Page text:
Moving along a few years and after we moved into the new building, I had something to tell Mum…again. We had 3 employees now and systems had been upgraded from excel spreadsheets to proper business software. It was all running like clockwork. To say I was nervous is an understatement, I was shitting my pants (scuze the French). When I finally plucked up the courage to tell Mum after I’d been hiding morning sickness for weeks, I knew if I said “I’ve got something to tell you” she would have known in an instant, so in one breath I said “I’m just going to rip this off real quick like a bandaid I’m pregnant”. Her jaw hit the floor, just like it did after coming home from the first AQM with orders for thousands of skein of thread. I waited…. and waited. Her mouth closed and she said “well, as long as you’re happy, I’m happy”. I had worked myself up for nothing, she was madder that I thought she’d be mad. Being baby number 5, my pregnancy had its difficulties but thanks to the support of the girls, I got through it and Dot Julia Dawson was born. As I sit her with Dottie, now 16 months old, on my lap, I think about how worried I was that having a baby would throw not just a spanner, but a whole toolbox in the works, when in fact, it was just what we needed to move forward. We were forced to think ahead and make a plan. I showed Mel the ropes of what administration I had been doing so she could take over when I couldn’t work anymore at the end of my pregnancy. It was planned that when I came back to work, I would begin putting effort into marketing and design.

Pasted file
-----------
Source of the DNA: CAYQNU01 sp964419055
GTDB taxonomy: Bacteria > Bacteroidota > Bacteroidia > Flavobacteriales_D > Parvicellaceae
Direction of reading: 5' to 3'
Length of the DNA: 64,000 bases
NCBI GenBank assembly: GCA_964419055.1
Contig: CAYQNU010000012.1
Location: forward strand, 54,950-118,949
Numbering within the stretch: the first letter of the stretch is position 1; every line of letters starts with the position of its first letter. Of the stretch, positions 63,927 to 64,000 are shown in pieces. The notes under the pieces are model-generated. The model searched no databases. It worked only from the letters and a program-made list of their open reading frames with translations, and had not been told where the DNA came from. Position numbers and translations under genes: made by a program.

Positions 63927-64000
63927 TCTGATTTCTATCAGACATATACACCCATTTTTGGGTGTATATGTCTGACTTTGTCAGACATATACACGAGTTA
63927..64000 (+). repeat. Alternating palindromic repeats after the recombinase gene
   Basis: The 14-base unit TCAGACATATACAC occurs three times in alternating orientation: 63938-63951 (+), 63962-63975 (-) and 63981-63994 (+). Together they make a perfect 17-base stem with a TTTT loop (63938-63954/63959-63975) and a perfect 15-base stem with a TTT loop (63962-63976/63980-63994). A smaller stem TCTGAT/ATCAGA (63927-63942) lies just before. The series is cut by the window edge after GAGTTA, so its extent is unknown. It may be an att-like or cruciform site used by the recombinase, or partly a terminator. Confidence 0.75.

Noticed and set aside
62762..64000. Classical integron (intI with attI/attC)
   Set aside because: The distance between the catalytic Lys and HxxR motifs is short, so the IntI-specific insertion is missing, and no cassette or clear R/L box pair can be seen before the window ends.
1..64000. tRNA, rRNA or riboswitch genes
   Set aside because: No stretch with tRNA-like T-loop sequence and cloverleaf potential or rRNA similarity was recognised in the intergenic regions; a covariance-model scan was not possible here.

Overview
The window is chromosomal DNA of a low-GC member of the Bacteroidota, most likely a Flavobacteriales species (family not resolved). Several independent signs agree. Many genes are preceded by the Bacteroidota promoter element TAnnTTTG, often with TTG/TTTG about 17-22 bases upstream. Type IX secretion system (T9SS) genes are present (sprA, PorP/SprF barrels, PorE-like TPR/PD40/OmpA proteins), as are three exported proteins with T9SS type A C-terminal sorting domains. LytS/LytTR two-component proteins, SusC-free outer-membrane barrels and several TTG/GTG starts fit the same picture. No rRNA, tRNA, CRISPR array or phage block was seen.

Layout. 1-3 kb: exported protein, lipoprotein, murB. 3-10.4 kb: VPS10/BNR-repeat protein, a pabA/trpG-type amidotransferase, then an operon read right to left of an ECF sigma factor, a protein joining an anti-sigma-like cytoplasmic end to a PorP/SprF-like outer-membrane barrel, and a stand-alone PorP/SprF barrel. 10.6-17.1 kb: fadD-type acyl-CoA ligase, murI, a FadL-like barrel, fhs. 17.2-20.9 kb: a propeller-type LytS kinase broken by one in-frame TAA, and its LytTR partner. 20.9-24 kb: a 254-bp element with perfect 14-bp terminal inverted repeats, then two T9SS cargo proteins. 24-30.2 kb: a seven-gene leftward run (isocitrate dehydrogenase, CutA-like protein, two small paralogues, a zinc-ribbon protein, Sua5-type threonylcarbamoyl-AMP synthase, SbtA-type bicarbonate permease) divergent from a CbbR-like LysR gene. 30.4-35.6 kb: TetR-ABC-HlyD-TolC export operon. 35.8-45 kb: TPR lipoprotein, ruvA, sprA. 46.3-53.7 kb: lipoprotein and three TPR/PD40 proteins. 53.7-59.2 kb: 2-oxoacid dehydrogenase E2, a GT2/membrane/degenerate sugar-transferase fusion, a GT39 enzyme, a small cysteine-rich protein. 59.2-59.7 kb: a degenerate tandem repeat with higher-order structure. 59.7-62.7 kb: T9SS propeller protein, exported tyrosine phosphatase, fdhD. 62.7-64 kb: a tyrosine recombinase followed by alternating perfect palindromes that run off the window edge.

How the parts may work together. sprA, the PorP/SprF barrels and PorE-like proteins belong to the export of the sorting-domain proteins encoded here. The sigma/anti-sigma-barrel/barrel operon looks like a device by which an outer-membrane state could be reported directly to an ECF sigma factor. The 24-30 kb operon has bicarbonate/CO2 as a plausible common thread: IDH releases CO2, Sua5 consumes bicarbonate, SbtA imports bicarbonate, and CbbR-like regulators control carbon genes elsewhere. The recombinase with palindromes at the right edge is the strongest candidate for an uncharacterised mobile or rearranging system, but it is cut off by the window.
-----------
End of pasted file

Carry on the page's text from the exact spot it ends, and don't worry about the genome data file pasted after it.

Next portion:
Here we are in 2017 and it’s thanks to you, for supporting us through every stage of our journey. We love nothing more than seeing what you’ve been creating with our products, hearing what handwork means to you and the positive impact it has on your life. We love getting a chance to meet you in person when we’re invited to special events and retreats. Keep sharing the CGT love by putting photos on Facebook and Instagram and using #cottagegardenthreads or #cgt so we can see what you’ve been up to. Follow us too, you can find the links on the home page of the website and make sure you sign up to the retail newsletter so we can say hi from your inbox with all the latest news (no more baby news though, that’s surgically assured) and product features. Say hi and comment on the blog posts, we love when you reach out. If you attend any of the events we are at, drop by and say hi.